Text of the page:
Tunde Leye’s characters though exciting in their actions and inactions were not fully developed or even developed at all. They are best described as what I call ‘stick characters’; puppets in a story who have no wishes or desires or lives of their own except what is designed and dictated by the author, solely for the achievement of his plot timelines. In as much as creating characters to achieve set timelines in a plot isn’t a bad thing, fully developed characters are those that live independent of the author. They must have a life of their own, a possible past, futures, memories, needs, just like actual people. It is in the craft of creating real people in the pages of your novel that makes your work truly come alive. It is also this feat that makes a work of literature linger long on your mind, even years after one must have read such a novel. Unfortunately, I forgot every single one of Tunde Leye’s characters a few days after I dropped the book. I remember a few names but that’s about it. None of them stuck, because he failed at developing them to their fullest potentials, hence he ended up with a bunch of puppets!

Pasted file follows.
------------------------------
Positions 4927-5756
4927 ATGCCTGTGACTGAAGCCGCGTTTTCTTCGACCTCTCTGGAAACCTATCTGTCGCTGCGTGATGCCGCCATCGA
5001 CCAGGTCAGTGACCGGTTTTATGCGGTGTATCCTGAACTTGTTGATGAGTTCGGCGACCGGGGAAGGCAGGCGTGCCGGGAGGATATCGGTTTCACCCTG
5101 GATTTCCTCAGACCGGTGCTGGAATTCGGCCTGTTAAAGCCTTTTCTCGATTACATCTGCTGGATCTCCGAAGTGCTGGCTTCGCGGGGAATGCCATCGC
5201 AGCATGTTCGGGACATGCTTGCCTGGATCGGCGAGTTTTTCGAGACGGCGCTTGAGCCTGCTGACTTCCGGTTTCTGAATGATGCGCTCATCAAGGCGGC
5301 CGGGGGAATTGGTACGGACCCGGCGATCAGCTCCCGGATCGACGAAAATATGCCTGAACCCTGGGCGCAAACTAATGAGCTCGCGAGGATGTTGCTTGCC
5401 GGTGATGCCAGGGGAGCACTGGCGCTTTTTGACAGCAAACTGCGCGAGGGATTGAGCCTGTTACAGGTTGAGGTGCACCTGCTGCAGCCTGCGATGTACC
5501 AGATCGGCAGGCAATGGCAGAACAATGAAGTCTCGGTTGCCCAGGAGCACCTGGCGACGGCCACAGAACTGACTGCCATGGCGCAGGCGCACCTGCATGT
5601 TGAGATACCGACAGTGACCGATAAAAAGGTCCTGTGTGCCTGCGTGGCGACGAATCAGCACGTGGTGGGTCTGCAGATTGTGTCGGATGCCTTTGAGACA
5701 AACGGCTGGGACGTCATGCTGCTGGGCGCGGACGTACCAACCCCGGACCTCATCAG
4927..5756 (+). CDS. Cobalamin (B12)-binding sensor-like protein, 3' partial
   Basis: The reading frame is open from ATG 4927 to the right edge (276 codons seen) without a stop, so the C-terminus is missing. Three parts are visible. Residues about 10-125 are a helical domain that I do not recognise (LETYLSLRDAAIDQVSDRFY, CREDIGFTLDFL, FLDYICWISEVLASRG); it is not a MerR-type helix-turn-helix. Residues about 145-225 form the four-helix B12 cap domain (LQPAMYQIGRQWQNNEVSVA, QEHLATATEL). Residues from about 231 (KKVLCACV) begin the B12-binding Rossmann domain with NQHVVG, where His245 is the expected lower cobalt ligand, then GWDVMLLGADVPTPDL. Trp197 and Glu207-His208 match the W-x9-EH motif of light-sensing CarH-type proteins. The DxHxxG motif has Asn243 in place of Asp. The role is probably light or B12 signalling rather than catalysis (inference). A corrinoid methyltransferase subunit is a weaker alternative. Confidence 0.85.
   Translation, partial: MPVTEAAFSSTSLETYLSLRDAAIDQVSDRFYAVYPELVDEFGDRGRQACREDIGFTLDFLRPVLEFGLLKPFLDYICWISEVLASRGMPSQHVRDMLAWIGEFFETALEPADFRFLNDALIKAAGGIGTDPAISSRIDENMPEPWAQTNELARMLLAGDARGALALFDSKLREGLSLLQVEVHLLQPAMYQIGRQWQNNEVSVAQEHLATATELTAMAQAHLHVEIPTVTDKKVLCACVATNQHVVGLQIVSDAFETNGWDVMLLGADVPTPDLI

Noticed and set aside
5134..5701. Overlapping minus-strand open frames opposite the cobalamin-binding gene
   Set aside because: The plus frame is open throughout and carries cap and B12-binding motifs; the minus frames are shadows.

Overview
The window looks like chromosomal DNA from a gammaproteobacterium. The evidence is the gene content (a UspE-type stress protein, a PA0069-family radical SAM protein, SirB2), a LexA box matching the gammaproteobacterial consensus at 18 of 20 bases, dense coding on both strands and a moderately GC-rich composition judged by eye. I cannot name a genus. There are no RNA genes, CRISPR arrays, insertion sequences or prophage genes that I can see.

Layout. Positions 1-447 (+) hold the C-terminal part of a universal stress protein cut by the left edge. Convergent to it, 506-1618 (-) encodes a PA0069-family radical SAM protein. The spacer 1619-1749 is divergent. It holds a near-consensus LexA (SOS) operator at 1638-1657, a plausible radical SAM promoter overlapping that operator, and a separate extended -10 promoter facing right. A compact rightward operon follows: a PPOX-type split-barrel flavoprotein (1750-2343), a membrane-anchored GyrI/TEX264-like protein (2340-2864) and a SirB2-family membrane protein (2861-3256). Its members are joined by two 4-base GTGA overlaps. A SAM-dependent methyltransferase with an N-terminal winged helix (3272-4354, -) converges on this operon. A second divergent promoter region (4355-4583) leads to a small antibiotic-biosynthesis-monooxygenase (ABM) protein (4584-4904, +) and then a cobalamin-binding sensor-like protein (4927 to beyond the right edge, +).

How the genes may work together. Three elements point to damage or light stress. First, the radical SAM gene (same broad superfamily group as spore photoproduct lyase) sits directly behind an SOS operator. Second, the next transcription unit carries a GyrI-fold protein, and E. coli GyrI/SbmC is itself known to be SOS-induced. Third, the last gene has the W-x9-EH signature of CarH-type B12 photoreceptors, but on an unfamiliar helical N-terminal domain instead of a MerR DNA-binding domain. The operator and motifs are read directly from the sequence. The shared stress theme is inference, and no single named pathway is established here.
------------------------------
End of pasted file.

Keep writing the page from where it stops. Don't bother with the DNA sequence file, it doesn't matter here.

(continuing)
I once read Frank Peretti’s This Present Darkness and its sequel, Piercing The Darkness. In both books, Peretti does such a great work in describing angels and demons that one cannot help but marvel at his imagery. One can almost touch their fluffy black wings dripping with evil or even feel the malice that oozes off them. Ted Decker’s description of Lucifer in Black, left such a picture in my head that I still cringe when I think of it. In Tunde Leye’s book, Lucifer appears more like a gangster than a frightening fallen angel, even though the author kept reiterating throughout the book how frightening the devil was. Almost as if he was entreating the readers to agree with him. And this brings me to my second observation – description, which aids the visceral, visual and oral development of a novel.